Extreme heat and wildfire smoke when combined together has a health impact greater than their effect when just alone, according to recent studies.
Now, researchers from the United States have found this hazardous duo affected roughly 16.5 million Californians or almost half of the state's population during the 2020 fire season.
The period marks a combination of dry conditions and wildland fires in the state.
The new research led by the University of California, Los Angeles (UCLA) claimed that 42% of Californians that time were reportedly exposed at least once to extreme temperatures and high concentrations of "fine particulate matter" from the fires.
In particular, residents in areas with a lower population density near wildfire-prone forests were disproportionately affected, opening avenues of the real impact of the event.
In the 2020 fire season, simultaneous smoke and heat affected 68% of California's total land area between June and November of that year, according to the study's lead author Noam Rosenthal.
A doctoral student at UCLA's institute of the environment and sustainability, Rosenthal emphasized that the health hazards are "not just one plus one equals two."
In recent years, California has been a hotspot of recurring wildfires and extreme heat, confirming findings of previous studies that climate change is taking a toll in the drought-stricken Western United States, where The Golden State is situated.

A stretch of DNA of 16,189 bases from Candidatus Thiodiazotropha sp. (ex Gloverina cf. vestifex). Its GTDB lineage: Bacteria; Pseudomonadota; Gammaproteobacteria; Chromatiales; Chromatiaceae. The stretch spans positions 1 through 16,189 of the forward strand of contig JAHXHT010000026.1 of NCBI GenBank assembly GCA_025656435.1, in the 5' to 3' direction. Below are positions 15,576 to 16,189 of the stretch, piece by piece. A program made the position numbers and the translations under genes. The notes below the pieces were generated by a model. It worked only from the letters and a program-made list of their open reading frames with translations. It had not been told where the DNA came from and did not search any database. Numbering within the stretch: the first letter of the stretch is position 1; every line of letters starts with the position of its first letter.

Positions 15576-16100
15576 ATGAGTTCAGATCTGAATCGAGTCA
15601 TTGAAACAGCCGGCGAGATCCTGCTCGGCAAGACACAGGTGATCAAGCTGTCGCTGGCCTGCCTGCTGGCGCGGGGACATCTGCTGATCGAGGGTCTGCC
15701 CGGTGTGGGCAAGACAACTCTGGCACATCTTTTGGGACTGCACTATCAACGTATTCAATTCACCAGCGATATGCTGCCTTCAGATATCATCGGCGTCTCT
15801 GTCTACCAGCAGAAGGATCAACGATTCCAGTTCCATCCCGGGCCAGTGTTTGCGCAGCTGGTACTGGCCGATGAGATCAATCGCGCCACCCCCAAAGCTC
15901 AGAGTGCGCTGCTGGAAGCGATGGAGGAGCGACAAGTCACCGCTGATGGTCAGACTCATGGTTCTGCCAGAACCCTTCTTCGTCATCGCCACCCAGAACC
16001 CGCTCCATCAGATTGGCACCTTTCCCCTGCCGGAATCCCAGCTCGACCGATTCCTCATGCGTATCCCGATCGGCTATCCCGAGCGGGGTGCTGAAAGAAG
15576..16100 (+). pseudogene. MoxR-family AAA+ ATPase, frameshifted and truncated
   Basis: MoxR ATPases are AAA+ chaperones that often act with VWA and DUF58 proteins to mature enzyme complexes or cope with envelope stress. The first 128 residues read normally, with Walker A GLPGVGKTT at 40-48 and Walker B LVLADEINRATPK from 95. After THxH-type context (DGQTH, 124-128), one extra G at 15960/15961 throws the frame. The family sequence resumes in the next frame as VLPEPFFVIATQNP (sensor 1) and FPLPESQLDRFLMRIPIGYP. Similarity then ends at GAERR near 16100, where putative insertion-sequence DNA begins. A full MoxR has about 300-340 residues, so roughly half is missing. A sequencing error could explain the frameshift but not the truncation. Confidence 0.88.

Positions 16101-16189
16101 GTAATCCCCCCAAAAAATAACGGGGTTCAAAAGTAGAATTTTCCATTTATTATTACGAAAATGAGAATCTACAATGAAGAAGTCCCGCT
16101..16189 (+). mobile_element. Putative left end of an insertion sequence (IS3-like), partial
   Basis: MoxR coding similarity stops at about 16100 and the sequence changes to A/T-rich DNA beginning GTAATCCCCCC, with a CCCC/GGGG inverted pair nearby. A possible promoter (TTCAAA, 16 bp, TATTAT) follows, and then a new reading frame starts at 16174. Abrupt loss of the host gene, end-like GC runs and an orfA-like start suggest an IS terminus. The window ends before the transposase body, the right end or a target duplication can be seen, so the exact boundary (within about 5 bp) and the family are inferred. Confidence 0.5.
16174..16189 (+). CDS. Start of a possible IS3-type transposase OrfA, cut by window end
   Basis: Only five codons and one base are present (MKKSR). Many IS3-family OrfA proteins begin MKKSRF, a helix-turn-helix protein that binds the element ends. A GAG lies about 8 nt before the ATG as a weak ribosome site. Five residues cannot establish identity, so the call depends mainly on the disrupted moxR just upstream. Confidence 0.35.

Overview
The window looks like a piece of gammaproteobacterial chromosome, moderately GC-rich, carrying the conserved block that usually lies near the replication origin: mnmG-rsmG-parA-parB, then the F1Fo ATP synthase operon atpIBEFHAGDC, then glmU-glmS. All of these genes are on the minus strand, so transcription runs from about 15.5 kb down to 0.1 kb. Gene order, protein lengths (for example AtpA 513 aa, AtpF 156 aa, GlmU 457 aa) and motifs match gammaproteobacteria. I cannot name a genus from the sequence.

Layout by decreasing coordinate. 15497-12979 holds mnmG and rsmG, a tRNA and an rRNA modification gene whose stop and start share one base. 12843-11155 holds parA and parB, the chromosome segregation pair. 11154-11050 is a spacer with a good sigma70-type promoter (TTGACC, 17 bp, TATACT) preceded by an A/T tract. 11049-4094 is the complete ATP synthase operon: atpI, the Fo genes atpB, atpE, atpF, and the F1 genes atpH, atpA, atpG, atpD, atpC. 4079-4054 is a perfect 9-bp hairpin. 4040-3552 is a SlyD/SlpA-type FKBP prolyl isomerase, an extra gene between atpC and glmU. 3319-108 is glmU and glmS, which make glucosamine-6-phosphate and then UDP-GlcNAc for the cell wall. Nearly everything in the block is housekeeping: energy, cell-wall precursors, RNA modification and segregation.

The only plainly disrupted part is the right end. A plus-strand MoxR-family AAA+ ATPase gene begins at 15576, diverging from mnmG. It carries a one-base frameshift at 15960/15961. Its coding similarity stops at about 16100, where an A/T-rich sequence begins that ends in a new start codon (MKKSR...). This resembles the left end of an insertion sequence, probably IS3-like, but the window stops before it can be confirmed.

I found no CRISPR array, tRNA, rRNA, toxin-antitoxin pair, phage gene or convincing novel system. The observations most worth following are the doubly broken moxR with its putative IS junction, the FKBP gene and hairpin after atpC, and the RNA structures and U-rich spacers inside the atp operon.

While there have been reported instances of rainfall, the state and its firefighters have been in a constant struggle to battle raging fires, which some were caused by humans.
Heat and Smoke Combination
(Photo : Photo by DAVID MCNEW / AFP) (Photo by DAVID MCNEW/AFP via Getty Images)
UCLA researchers published their findings in the journal Environmental Research: Climate on Thursday, August 25, where they assessed the population co-exposure to extreme heat and wildfire smoke pollution in California during 2020.
Rosenthal, along with other experts, acknowledged that excessive warming or global warming from climate change has elevated the total wildfire burned area over the past several decades in California.
With this, increased population exposure to both hazardous concentrations of the airborne pollutants from the wildfire smoke and extreme heat events.
The research team concluded that such exposure are associated with negative health impacts, citing recent epidemiological evidence to point towards synergistic effects from concurrent exposures.
To determine the potential effect of the natural elements, the team focused on fine particulate matter from wildfires alone, excluding other sources of air pollution such as from vehicles and power plants.
The results yielded that that fire-related particles can deeply penetrate a person's lungs, making it harmful to respiratory health, Phys.org reported.
The health repercussions of the combined hazards are not fully understood yet.
However, Rosenthal pointed out the compound effects could aggravate the heat exposure and smoke exposure of a person, vice versa.
Although the study is confined in 2020, related phenomenon is likely to continue.
Since January 2022, Californians have experienced one of the most hottest summer in years, marked by heatwaves, severe drought, and extreme wildfires, according to the Los Angeles Times.
Cal Fire also reported the worsening case is evidence since 2020.
Related Article: California Cools Down After Experiencing a Period of Intense Heat
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